Cable Companies Looking to Stay Competitive Amid Public Grant Programs

Cable companies can leverage low upgrade costs and network operating experience to win grants, executives said.

Cable Companies Looking to Stay Competitive Amid Public Grant Programs
Screenshot of the panel.

October 18, 2023 – Cable companies are planning to push back on subsidized broadband projects from competitors near their coverage areas, executives said on Tuesday.

Cable companies provide broadband with copper coaxial cable, but fiber-optic cable and fixed wireless technology have been growing in popularity.

Jay Lee, chief technology officer at cable provider ATX, pointed to research from Dell’Oro Group which projects cable will lose 5 percent of its broadband market share by 2025, largely to fiber and fixed wireless.

“The competition is real, from both fiber and fixed wireless,” Ed Shrum, vice president of engineering at major cable company Cox said at the Cable-Tec Expo.

But cable companies are looking to stay competitive as the Joe Biden administration rolls out its $42.5 billion Broadband Equity, Access and Deployment program, which heavily prioritizes fiber.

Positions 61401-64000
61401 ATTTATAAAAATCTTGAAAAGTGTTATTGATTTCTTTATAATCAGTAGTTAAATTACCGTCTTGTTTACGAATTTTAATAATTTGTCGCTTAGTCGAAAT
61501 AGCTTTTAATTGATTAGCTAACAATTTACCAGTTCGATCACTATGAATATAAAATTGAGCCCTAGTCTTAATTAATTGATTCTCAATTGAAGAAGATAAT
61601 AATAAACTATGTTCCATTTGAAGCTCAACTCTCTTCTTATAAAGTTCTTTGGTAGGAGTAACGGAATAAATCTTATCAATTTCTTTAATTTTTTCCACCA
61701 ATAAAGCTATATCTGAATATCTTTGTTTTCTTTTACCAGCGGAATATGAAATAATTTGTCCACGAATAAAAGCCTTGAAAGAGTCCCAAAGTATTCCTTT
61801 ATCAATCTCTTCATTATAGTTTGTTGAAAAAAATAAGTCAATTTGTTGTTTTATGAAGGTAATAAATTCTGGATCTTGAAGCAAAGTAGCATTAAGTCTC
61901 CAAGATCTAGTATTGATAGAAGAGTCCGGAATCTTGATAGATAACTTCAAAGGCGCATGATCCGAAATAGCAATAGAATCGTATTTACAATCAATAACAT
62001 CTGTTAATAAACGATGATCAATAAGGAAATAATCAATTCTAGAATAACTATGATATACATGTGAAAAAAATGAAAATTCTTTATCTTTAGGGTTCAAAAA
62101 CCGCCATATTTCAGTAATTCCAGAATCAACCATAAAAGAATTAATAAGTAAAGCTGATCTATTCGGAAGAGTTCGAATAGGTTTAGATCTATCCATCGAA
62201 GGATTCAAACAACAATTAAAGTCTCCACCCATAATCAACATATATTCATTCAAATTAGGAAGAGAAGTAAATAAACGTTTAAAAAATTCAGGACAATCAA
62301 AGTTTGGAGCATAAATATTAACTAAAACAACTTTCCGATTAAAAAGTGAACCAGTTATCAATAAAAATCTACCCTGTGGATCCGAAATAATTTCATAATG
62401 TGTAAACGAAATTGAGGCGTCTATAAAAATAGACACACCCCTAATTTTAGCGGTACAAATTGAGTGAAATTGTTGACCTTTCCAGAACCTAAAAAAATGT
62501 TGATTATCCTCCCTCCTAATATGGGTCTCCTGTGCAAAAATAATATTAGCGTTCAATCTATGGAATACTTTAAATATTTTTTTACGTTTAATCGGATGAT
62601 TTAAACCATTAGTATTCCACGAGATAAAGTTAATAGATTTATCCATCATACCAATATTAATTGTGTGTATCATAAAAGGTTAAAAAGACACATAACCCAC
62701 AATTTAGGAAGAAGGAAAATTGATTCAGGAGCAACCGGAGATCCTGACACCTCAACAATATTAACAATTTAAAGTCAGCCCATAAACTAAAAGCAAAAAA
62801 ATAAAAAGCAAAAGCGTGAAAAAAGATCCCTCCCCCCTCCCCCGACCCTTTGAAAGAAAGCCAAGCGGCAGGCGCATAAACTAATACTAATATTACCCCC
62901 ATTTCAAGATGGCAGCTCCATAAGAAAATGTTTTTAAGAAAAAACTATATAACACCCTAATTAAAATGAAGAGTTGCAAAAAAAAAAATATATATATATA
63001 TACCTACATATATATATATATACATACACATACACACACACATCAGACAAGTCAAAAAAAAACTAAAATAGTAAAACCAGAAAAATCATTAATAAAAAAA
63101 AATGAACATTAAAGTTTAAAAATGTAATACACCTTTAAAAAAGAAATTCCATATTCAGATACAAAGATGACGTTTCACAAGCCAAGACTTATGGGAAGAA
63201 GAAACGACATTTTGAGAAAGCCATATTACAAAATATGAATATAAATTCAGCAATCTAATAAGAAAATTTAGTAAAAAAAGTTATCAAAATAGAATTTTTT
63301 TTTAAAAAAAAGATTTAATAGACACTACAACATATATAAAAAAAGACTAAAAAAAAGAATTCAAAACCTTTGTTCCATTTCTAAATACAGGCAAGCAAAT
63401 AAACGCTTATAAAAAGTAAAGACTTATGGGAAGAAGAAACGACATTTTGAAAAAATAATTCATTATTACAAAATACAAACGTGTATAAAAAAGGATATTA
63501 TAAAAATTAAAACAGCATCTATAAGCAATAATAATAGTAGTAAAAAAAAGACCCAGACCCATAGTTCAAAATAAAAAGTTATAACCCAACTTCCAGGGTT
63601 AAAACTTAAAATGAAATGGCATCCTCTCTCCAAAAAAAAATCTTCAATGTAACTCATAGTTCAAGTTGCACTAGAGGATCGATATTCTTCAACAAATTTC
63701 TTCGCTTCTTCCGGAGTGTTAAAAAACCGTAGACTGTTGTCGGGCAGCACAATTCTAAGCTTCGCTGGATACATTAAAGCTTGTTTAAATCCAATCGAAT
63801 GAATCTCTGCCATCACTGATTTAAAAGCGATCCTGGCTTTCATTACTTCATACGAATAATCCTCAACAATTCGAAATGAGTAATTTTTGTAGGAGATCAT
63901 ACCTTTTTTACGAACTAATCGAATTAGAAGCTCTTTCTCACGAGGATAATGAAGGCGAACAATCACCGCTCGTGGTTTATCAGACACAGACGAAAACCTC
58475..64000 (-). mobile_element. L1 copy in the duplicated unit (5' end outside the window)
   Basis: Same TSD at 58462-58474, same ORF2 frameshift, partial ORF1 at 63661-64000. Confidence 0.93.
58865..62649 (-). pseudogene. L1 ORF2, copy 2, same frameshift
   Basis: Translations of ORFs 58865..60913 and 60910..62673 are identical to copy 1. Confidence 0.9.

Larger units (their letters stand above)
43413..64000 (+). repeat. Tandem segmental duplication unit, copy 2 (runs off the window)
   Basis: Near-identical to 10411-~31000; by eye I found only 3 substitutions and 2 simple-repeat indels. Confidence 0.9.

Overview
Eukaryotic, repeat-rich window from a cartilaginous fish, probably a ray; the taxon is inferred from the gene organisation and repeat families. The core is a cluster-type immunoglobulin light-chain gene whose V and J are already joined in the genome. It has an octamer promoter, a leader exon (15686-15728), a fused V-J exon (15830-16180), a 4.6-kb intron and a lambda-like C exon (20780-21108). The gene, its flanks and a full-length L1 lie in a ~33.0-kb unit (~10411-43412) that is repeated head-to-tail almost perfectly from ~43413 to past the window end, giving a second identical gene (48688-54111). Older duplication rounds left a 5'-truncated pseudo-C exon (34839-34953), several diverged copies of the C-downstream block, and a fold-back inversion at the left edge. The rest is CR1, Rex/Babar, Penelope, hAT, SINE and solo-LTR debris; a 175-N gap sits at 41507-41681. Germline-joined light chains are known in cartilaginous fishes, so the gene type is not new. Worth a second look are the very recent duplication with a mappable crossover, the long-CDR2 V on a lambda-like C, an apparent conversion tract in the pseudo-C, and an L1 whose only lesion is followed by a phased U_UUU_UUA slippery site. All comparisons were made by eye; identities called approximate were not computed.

“With respect to RDOF and BEAD,” Lee said, referencing another major broadband grant program, cable companies “can very easily edge out” competing bids from providers using other technology.

Cable companies are touting future deployments of new chip technology like DOCSIS 4.0, which enables faster speeds, but the real edge in grant applications will come from low costs to upgrade to fiber, Lee said.

He pointed to the HFC – hybrid fiber-coaxial – networks many cable companies already operate. In these networks, fiber handles data transfer between access points and servers while individual homes are connected to the network via coaxial cable.

Upgrading those coaxial segments to fiber costs far less than laying a new fiber network from scratch, as many competitors will be looking to do, Lee said.

Shane Portfolio, senior vice president of engineering at Charter, said cable companies should emphasize their incumbent status to stay competitive, both in grants and with customers.

“Being an operator is a very hard thing to do,” he said. “And to do it well is even harder.”

For Shrum, the strategy is more than a mitigation effort. He said Cox plans to expand its coverage through federal subsidy programs in the coming years.

“RDOF and BEAD, we’re aggressively pursuing those avenues for growing subscribers and increasing our base,” he said.

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